What You Need To Know About Transition Contact Lenses (2023 Update)

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You step out of your home on a sunny morning to go to work, and then suddenly, a wave of bright sunlight hits your face. To avoid the harsh light, you squint and turn your face away. It has happened to you many times before, so you know the feeling all too well—everybody does. 

For most people, the solution to sunlight is to wear sunglasses. However, contact lens wearers now have another option available to them: transition contact lenses.

The history of transition contact lenses

Photochromic lenses, or more commonly known as transition lenses, have been around for decades. William H. Armistead and Stanley Donald Stookey developed photochromic lenses in the 1960s.

Until recently, transition technology was only available in eyeglasses and sunglasses. This changed in April 2018 when the U.S. Food and Drug Administration (FDA) announced that they had approved the first contact lenses equipped with transition technology: the ACUVUE® OASYS contact lenses with Transitions™ Light Intelligent Technology™.

According to Johnson & Johnson (parent company of ACUVUE), the development of their transition contact lenses took more than a decade. The company worked with Transitions Optical, a leader in transition lenses, to incorporate transition technology into contact lenses.

Development of the ACUVUE OASYS transition contact lenses also involved a lengthy approval process. The FDA reviewed scientific evidence before approving the transition contact lenses and performed a clinical study on several patients who wore the lenses during the day and at night.

Johnson & Johnson’s transition contact lenses were considered so revolutionary that Time named them one of the best inventions of 2018. In March 2019, the ACUVUE OASYS contact lenses with Transitions Light Intelligent Technology were made available to U.S. consumers.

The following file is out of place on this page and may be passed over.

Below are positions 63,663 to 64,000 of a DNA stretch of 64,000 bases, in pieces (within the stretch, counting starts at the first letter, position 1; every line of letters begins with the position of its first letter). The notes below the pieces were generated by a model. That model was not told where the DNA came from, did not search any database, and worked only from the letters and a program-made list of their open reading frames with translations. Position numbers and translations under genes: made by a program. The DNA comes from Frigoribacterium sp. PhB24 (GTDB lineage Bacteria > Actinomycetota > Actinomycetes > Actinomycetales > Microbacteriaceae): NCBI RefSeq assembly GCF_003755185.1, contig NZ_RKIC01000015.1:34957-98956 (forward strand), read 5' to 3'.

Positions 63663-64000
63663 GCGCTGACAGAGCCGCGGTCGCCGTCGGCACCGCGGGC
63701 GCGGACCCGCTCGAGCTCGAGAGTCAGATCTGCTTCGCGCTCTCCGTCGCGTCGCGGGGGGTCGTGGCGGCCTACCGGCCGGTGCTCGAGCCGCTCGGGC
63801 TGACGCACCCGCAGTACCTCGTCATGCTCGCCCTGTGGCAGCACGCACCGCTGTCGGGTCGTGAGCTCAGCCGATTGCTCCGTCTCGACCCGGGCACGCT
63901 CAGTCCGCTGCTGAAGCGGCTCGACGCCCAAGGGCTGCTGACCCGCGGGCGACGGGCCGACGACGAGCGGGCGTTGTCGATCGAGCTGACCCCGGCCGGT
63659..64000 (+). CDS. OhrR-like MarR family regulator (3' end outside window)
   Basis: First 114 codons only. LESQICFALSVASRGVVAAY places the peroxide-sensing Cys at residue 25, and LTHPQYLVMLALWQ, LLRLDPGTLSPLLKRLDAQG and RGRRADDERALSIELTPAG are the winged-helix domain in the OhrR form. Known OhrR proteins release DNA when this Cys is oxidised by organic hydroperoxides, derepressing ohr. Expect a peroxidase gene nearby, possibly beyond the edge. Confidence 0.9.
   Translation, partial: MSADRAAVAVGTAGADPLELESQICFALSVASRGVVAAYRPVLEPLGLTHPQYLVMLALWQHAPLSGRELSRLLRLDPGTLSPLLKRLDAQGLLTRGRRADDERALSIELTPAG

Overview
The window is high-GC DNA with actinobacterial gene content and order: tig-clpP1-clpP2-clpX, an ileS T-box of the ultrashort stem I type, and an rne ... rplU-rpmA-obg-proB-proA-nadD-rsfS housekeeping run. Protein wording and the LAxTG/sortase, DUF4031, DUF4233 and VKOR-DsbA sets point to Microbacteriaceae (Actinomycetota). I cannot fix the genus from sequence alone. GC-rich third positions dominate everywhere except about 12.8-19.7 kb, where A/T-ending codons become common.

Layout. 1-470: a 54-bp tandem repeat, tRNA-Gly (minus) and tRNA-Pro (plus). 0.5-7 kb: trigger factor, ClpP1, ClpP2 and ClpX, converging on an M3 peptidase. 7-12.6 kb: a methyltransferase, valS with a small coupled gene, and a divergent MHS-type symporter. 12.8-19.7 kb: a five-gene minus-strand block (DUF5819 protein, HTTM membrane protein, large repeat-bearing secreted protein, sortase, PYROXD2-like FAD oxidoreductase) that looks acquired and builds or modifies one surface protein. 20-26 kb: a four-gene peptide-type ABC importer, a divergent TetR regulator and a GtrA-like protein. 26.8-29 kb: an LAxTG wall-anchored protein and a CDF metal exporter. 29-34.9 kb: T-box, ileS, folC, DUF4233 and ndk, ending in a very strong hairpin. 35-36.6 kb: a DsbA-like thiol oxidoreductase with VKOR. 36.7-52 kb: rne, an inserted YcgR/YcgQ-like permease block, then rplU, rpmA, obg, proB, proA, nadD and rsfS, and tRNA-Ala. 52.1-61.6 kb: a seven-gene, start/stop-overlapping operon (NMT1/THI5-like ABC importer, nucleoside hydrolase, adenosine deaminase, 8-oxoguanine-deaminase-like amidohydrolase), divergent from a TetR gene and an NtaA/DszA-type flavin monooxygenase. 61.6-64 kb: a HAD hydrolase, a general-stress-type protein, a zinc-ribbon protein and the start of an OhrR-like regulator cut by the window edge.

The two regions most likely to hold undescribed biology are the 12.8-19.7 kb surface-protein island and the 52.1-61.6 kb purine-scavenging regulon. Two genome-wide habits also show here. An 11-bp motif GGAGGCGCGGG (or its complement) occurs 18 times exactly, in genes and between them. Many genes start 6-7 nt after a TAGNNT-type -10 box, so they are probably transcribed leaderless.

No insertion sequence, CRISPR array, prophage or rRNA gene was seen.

How do the ACUVUE OASYS transition contact lenses work?

Like other ACUVUE OASYS products, the transition contact lenses are made with a silicone hydrogel material called senofilcon A. This material is known to provide maximum comfort and vision correction. The difference between ACUVUE’S transition contact lenses and their other products is that the material used in the transition contact lenses contains trillions of customized photochromic molecules.

When the photochromic molecules in the contact lenses are at rest and not exposed to light, the molecules remain closed. In this state, the contact lenses are clear and look like just any typical contact lenses. 

However, a chemical reaction within the contact lenses occurs when the photochromic molecules encounter light. The molecules open up and absorb the light, which causes the contact lenses to darken.

The lenses darken in less than a minute and return to a clear state in about 90 seconds when no longer exposed to bright lights. The transition contact lens can block up to 70% of visible light and provide 100% protection against UVB rays—the highest level of UV protection available in a contact lens.